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When Your Brain Becomes Your Puppetmaster

Photo by  Sagar Dani  on  Unsplash

Photo by Sagar Dani on Unsplash

Some features of our lives just seem inviolable. Most people would never worry about failing to recognize objects they see every day, or beginning to believe that their arm does not belong to them. And yet, these are exactly the types of things that can go wrong. Body and brain functions are not physical laws like those of thermodynamics or relativity. Gravity may be here to stay, but when it comes to our behaviors and perceptions, we may be justified in being a little more nervous. So what would you do if you lost control of your own arm?

If I ask you to lift your arm, and you agree to participate in the exercise, you’ll probably see your arm start to rise. But you always feel that the arm is doing what you, as a conscious agent,want it to do.

Anarchic hand syndrome is a disturbing disorder in which patients lose the normal experience of voluntary movement. An arm can begin to move and act without the patient wanting it to, as if the limb has a will of its own. In fact, a patient will often begin fighting their own limb if it becomes uncooperative, trying to stop it from grabbing at their tissue while they blow their nose or from touching the person sitting next to them. Have a look at this video demonstrating the plight of an elderly patient in her hospital bed after she suffered a severe stroke.

In the most extreme cases, your own anarchic limb can try to kill you. One patient described her hand tearing away at her bedcovers in the night and grabbing her own neck to strangle her. The only sense she could make of her horrifying condition was to assume that her limb was possessed by an evil spirit.

Patients with anarchic hand syndrome are in the bizarre situation of knowing that their limb is their own but losing all sense of agency over it. Without the normal process of intending to perform an action, it’s hard to say that you turned on the light when you flick the switch. Your arm certainly did it. But not you.

It all links back to our sense of who we believe we are. When we use the words “I” or “me”, we normally refer to our conscious minds and experiences. It would be strange to say “I am beating my heart faster” after going for a run, even though the heart is a part of our own body. We simply say “my heart is beating faster”. But when it comes to lifting our arm, we say “I am lifting my arm”, not “my arm is lifting”. The difference all comes down to our sense of consciousness and intention. Our heart rate is automatically controlled behind the scenes of our awareness, so although we are educated enough to know that we own our heart as much as we own our arm, we don’t talk about heart activity as a product of our control.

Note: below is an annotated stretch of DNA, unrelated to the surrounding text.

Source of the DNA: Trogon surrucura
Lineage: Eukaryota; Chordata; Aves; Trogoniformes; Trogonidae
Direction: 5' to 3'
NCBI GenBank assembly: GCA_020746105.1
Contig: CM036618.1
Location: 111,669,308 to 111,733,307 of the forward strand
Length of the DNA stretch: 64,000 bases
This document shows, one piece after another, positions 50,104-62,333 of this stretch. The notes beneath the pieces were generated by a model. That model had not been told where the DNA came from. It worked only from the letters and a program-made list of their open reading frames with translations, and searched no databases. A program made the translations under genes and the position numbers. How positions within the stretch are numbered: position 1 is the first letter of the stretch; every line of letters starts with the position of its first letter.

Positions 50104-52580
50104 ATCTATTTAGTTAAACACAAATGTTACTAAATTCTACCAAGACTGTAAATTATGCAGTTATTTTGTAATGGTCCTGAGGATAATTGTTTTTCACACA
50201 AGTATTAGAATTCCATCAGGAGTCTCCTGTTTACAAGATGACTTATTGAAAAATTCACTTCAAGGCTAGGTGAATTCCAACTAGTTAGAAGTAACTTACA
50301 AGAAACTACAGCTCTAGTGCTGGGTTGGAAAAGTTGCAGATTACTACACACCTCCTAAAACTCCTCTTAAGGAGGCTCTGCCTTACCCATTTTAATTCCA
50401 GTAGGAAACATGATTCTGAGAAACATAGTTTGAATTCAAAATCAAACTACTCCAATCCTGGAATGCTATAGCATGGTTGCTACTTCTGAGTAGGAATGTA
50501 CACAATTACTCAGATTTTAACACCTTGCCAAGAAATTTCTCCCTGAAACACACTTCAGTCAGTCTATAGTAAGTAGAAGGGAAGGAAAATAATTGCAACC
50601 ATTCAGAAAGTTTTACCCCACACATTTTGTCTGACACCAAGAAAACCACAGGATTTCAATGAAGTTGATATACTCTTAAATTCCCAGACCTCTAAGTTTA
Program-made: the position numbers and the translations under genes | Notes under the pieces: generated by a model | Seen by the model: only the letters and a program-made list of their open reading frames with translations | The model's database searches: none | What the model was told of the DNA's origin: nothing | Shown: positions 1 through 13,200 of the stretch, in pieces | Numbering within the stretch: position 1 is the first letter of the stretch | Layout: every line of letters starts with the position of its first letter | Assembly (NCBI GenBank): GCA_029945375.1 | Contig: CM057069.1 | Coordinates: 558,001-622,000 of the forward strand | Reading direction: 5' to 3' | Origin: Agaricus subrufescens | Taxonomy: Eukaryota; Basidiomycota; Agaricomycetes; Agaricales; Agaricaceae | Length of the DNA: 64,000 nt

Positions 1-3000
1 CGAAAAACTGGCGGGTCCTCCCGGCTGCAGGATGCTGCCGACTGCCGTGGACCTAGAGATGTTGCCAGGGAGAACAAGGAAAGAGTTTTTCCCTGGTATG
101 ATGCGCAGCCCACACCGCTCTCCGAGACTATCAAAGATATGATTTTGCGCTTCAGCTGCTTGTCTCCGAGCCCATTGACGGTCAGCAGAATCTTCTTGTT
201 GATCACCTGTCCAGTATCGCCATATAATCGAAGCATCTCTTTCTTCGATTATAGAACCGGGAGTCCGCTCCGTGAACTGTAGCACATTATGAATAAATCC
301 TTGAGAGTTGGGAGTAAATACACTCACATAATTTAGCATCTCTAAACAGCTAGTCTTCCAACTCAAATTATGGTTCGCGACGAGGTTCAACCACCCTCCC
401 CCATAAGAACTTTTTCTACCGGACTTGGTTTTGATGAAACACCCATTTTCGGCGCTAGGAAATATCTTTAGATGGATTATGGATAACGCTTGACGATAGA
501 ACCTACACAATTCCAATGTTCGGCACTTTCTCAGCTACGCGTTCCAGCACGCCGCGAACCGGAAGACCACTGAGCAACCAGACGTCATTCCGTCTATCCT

Photo by  rawpixel  on  Unsplash . Adapted by yours truly.

Photo by rawpixel on Unsplash. Adapted by yours truly.

So in a sense, when we have anarchic hand syndrome, our arm becomes more like our heart. The arm is on us and it is a part of us. But we are not in control. The labels “anarchic hand syndrome” and “alien hand syndrome” are often used interchangeably, even in academic papers. But some researchers distinguish between them, explaining that patients believe anarchic hands belong to their own body even when they cannot control them, while alien hands are experienced as a completely disowned limb.

Anarchic hand syndrome typically follows extensive damage to motor-related areas towards the front of the brain, including the anterior corpus callosum and supplementary motor area. Alien hand syndrome usually features damage further towards the back of the brain, including the posterior corpus callosum and parietal areas. The symptoms can also arise from degeneration in the circuits that connect areas of our cerebral cortex with the basal ganglia, a system that is critical in allowing us to move smoothly and effortlessly.